ISLAMABAD: The opening match of the Hockey World Cup between India and Pakistan is a total sell out on the net as well as in New Delhi’s retail outlets and fans are complaining they are not getting tickets for the high-voltage fixture.
The tickets for the quadrennial spectacle are available on the website http://www.ticketgenie.in/, but for the first match to be played between arch-rivals on Feb 28 at New Delhi’s Major Dhyan Chand National Stadium, it has put up a ‘House Full’ board. Similarly, retail outlets which are also selling tickets are doing the same, Indian website mid-day.com reported.
Sale of tickets for the match began on Feb 3. Apart from the website these are also available at select outlets of Cafe Coffee Day, Union Bank of India branches and many 24×7 convenience stores.
Shailesh Kumar, a hockey fan, has been running from one outlet to another but has failed to get a ticket so far. “I wanted to buy it online but all tickets were sold. Then I went to several outlets in south Delhi, but didn’t get lucky. I have lost hope now.”
Amit, an employee of CafAc Coffee Day at Mayur Vihar, said: “We have already sold over 200 tickets and very few tickets are left. All the tickets that have been sold are for the general stands. We don’t have any tickets for the covered stands where the dressing rooms are located.”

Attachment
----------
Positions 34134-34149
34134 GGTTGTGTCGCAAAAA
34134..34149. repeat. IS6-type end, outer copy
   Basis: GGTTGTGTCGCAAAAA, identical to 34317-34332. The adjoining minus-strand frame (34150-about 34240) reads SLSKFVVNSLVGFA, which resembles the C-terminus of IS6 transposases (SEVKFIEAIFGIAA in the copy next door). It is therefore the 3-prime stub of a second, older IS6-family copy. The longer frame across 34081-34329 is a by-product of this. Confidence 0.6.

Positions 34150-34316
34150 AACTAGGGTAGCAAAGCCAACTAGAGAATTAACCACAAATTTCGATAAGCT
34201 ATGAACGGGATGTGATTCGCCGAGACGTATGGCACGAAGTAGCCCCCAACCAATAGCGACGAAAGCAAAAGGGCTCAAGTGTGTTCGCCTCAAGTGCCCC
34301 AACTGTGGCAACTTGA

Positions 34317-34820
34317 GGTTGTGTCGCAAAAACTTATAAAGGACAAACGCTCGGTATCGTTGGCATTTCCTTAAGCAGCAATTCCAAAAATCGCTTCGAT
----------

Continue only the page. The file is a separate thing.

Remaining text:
Tickets for the mega event are priced at Rs100 and Rs500 for general admission for the group matches. For the VIP stand these are available for Rs1,000. While an entry into the VVIP stand will cost Rs5,000. Cost of tickets for the final will be 1.5 times the price of the group stage matches.
There will be three matches per day and a ticket entitles one to watch all three matches one after the other. One match will be played in the afternoon and two will be held in the evening.
The matches will be played at 4.00pm, 6.00pm and 8:00pm, everyday according to Pakistan standard time. Every team plays the other team every alternate day.
The competing teams are Australia, South Africa, Pakistan, Korea, Netherlands, New Zealand, Canada, Argentina, Spain, Germany and England.—APP